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GMS 2.3+ Speed-testing Asset Tag Searches vs. With()

xenoargh

Member
I don't know whether anybody's published speed tests between the two operations, but I tested this, because I wanted to know if it'd actually matter for something I want to do.



In my test, I set up a child object, that is parented through five layers of inheritance. I built 10K of them and did a single Instance-variable operation on them, using three different methods of iteration.

I figured that asset_has_any_tag() would be reasonably competitive: it would pull the struct for the object_index, pull the array of tags, and if it hit a winner via an equivalency test, it was done.

But it wasn't that close of a race. Looks like with() must be getting pre-built stored lists? Anyhow, it's fast.

Presuming that maybe my with(all) might be slowing things down, I wrote all the ids to an array upon creation, and tested again. It's actually worse, on average. Probably that gap would tighten with a YYC build, but I suspect with() will still win every time.

Testing results:
  • With() took 0 to 1 microseconds.
  • Using with(all) and a Tag test took 3-4 microseconds.
  • Using a manually-created array of ids took 5-6.
So... Tags are flexible and awesome, and solved a couple of thorny problems for me, where inheritance was getting in the way of solutions... but using them is currently a little slower. It'd be very useful if with() could accept asset tags as an argument; then it's as fast, and flexible, too.

I then tried out a theory: perhaps the performance of with(ancestor) would fall apart, if there were lots of ultimate children, broadening the search. I duplicated the ultimate child 100 times. Answer: no. Performance of with() probably degrades a little bit as searches broaden (even if the ultimate ancestor stores every child, down to the ultimate child, it's going to take a little time to reach said child, even if it's just a switch statement), but it's not N^2 degradation or anything like that (I'm presuming it's linear). I didn't test what happens if all those children are instantiated, but I'm guessing that doesn't impact with().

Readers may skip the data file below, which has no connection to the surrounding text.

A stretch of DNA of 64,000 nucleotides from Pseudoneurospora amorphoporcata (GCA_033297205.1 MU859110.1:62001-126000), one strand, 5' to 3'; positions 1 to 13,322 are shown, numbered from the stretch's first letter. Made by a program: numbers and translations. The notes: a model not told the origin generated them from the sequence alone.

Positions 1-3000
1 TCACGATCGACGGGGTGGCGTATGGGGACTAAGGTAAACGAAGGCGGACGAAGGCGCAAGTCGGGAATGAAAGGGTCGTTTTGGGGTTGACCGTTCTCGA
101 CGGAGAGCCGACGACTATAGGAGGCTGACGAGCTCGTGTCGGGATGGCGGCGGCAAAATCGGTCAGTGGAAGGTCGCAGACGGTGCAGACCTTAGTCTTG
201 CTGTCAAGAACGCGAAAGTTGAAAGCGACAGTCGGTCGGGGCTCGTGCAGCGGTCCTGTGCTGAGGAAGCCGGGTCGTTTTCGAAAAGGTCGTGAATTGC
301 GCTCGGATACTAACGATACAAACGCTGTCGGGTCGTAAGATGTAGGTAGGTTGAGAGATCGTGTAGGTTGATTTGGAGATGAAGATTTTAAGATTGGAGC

Of course, it usually doesn't matter at all, of course; usually what's going on within a with() is far more important than the actual search. In the case of what I'm messing with today, the search speed difference really doesn't matter; what's going to happen afterwards is where all the real cost is. But if you've been beating yourself up, trying to get rid of a nested with()... or if you just like going to extreme lengths to optimize something... these results appear to indicate that it beats the other methods by a considerable margin.



If anybody is interested in testing this out, here's the source I used:

GML:
/// @description Test
if(hasBuiltThings = false){
    for(var i = 0; i < 10000; i++){
        var theThings = instance_create_depth(x,y,100,obj_Child);
        listOfIDS[arrayPos] = theThings.id;
        arrayPos += 1;
    }
    hasBuiltThings = true;
    return;
}

//Wait 30 frames to let things settle.
if(global.counterOne < 30){
    global.counterOne += 1;
    return;
}

if(global.hasCheckedWith = false){
    var timeStamp = current_time;
    with(obj_ParentHead){
        hasSetVar = true;
    }
    global.hasCheckedWith = true;
    show_debug_message("Time taken, WITH: " + string(current_time - timeStamp));
    return;
}

//Wait 30 frames to let things settle.
if(global.counterOne < 60){
    global.counterOne += 1;
    return;
}


if(global.hasCheckedTags = false){
    var timeStamp = current_time;
    with(all){
        if(asset_has_any_tag(object_index,"check_tag",asset_object)){
            hasSetVar2 = true;    
        }
    }
    show_debug_message("Time taken, TAGS, using WITH ALL: " + string(current_time - timeStamp));
    global.hasCheckedTags = true;
    return;
}

//Wait 30 frames to let things settle.
if(global.counterOne < 90){
    global.counterOne += 1;
    return;
}

if(global.hasCheckedTagsARRAY = false){
    var timeStamp = current_time;
    for(var i = 0; i < 9999; i++){
        if(asset_has_any_tag(listOfIDS[i].object_index,"check_tag",asset_object)){
            hasSetVar2 = true;    
        }
    }
    show_debug_message("Time taken, TAGS, using ARRAY: " + string(current_time - timeStamp));
    global.hasCheckedTagsARRAY = true;
    return;
}
 

obscene

Member
That is good news. The tag feature was something I have wanted for years but I finally learned to parent everything together 7 or 8 layers deep, throw all my tag variables in the main parent and make sure event_inherited() was in everything. This will be useful as soon as 2.3.1 comes out and I can safely use it.
 
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